Art for the soul

Woman Rising; the Redemptive Mikvah

The artwork for this blog post is by Devorah Weinberg. 


Not owning a full length mirror can serve many good purposes. For a mother whose suddenly pear-shaped body, blessed from an adventurous physical roller coaster  after the birth of wonderful children, a chest high mirror can serve one’s ego by pretending her body hasn’t changed at all and  sure, go ahead and eat whatever you want, you look great ! ( above the waist, at least)

But sometimes, you have to take a physical accounting of where you are at. On Pesach, Gd asked us to go through our personal castle, our own home, and take notes of every nook and cranny in which chametz may have touched. Everything is scrubbed, polished, washed, or set aside and duct-taped down. Rather than our home and its stuff crowding us, we push it all back to the boundaries and places where they belong. 

On Mikva Night, some things cannot be ignored. The body which Gd graced us, to house children and to shuffle back and forth between playgroups and schools and errands. The thighs upon which little toushies sit as you read them that book (again), as you rock them to sleep… The calves which hold us up to scramble eggs and the biceps which push strollers and open doorways and invite in guests. The hair which has become matted beneath the head covering, kept from the sun and light for so long. 

All must be soaked, and scrubbed, and accounted for. Each inch must be onced-over, filed down, pampered. Each hair combed through. Ears cleaned out. A complete conduit. A perfect offering.

I stood there, before the new spa-like-marble-coated-head-to-toe bathroom of the mikvah, before the full-length mirror. The first time since my birth, six weeks later, mouth aghast to see my body in its fullness. I could not comprehend how it belonged to me. Me? These thighs? This stomache? Layers of body piled upon each other, as if meeting each other awkwardly for the first time.  As I climb, gingerly, wordlessly, fearfully, into the tub, to soak this body, after the marathon that is childbirth, I felt myself as the physical  sacrifice that I am.

“Gd,” I thought. “ This is the body you gave me. I used it, to its greatest potential.  These are the scars, these are the remnants, of my journey. Cleanse me, uplift me, to continue on together. “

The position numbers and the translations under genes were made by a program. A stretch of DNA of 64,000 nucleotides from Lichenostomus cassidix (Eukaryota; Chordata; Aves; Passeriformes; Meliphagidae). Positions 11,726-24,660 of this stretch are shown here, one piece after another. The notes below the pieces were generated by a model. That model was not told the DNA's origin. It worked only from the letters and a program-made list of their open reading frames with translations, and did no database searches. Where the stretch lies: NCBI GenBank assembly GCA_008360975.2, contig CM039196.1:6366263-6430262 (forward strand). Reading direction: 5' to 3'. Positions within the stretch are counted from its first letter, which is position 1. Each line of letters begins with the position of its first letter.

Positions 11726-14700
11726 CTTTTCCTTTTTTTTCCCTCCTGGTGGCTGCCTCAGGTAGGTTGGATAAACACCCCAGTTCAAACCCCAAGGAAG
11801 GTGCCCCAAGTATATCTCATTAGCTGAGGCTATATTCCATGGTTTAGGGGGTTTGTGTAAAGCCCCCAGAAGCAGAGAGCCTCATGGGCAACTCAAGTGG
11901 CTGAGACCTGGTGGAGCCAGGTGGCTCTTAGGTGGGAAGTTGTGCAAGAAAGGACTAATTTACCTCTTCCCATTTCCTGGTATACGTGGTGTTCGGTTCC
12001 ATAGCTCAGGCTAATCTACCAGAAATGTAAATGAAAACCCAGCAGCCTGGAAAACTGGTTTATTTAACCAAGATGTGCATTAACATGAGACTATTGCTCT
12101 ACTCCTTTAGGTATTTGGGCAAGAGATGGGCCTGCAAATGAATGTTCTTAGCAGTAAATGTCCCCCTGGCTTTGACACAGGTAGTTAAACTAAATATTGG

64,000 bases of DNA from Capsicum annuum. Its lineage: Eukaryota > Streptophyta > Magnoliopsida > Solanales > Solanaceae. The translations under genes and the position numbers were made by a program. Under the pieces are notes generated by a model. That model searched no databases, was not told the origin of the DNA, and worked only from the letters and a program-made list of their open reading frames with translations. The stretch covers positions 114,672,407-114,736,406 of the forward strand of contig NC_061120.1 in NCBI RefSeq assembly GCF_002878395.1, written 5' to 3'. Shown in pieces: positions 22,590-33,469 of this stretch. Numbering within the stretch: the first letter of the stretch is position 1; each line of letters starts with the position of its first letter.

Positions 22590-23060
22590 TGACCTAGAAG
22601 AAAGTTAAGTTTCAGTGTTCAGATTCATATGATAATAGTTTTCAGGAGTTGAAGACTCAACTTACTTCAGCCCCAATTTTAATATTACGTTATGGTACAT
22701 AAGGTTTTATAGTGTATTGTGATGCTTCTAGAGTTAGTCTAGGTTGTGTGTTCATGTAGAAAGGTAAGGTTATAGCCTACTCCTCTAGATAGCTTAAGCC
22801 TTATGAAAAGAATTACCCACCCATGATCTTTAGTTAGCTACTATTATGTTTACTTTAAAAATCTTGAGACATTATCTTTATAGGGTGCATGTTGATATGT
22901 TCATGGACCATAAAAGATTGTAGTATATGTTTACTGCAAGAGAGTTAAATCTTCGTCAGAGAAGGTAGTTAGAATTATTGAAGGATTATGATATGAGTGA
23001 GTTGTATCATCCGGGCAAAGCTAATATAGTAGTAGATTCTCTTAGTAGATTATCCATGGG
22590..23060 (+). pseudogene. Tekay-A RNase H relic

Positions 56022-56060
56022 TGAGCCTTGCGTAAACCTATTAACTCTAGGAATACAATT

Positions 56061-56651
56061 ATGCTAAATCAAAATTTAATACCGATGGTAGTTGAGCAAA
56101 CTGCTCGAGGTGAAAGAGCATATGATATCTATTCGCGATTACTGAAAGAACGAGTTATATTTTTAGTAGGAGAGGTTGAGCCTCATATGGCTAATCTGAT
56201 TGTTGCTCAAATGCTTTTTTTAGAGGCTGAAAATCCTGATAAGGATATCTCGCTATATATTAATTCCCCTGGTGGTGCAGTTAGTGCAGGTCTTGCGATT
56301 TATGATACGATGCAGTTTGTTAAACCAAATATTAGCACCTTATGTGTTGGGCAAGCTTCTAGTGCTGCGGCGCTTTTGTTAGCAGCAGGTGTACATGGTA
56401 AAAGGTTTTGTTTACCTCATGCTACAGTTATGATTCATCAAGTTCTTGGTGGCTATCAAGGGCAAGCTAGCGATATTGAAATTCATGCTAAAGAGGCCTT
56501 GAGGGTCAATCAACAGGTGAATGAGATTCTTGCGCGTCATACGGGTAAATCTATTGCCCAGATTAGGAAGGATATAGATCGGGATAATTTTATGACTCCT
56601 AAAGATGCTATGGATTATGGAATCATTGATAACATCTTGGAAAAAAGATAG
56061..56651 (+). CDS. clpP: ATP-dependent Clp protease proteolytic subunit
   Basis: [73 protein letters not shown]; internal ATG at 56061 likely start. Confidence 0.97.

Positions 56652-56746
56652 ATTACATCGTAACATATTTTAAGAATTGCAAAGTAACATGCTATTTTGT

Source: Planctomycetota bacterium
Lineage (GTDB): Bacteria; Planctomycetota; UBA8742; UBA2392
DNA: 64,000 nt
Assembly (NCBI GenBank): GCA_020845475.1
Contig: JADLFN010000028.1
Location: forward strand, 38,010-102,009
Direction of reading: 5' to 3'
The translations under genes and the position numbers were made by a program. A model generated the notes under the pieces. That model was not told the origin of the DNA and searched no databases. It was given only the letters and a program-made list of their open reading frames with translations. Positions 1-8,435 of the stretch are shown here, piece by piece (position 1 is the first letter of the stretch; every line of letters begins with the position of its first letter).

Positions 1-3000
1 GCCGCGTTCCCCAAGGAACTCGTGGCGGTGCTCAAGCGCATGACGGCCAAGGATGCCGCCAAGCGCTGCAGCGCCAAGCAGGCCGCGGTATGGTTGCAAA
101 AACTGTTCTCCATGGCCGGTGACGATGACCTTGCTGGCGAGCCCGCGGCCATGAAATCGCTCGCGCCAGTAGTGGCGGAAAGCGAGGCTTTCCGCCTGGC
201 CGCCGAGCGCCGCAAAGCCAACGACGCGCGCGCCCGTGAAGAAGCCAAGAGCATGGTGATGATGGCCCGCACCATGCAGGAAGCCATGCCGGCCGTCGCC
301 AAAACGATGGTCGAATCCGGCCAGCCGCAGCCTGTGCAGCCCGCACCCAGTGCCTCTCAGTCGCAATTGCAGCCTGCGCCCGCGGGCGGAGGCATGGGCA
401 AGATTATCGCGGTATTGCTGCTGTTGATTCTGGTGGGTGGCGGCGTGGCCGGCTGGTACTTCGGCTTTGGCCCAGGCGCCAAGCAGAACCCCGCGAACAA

As I massaged my calves and legs with soap, I remembered the toned person I once was, the runner… But it was all worth it. And maybe one day…

I relaxed, in the quiet of a mikvah night where all newborn babies and 2 year old toddlers are far away, in the  ear shot of a burdened papa, and all I need to do is take care of myself. My thoughts collide over one another, remembering the birth, feeling the weight of the last few weeks, the elation and the struggle. I bask in the sudden stillness and quiet, drinking it in, realizing the extent to which I was craving this break from hectic child life. 

I emerge from the tub, fingers and toes wrinkled, face shining despite sagging, tired eyes.

After timidly and with great courage re-surveying my body to ensure its cleanliness, I wrap myself in a towel safely, away from my own eyes and the eyes of the mikvah attendant. Somethings don’t have to be seen or thought about all the time. Somethings can be known and remembered but wrapped up for comfort. 

I step into the waters, into the small, powerful space that is still so quiet. I have a few moments, as I wade in the water, to quietly scream out to Gd, while the attendant waits. My body, now aware of itself fully, calls out with me. Together, we ( mind, spirit, body, soul)- have a quick but intimate conversation that begs, pleads, submits, and within those inner-whisperings finds a connection with the circle of life and the universe. Here, in this small space, I am the most utterly alone I have ever been, beaten down by the intensity of pregnancy and birth, then recalled to service and to rising again. Here I am re-imbued with the rejuvenating waters that pulse through my veins and carry me onwards. In the quiet calling out, in the time-rushed urgent requests for the raining down of brucha- as I sense the waiting eyes of the attendant behind me, I feel Gd closer than I ever have before. 

I emerge from the waters, traveling up the steps to the towel that blocks my body and awaits me, as “kosher” “kosher” “kosher” connects me to the kinetic workings of the halachic universe , tapping me with electrical acceptance. 

I wrap myself again, a human sacrifice, humbled but re-impowered. 

Life is just beginning. 

Marcy NehoraiComment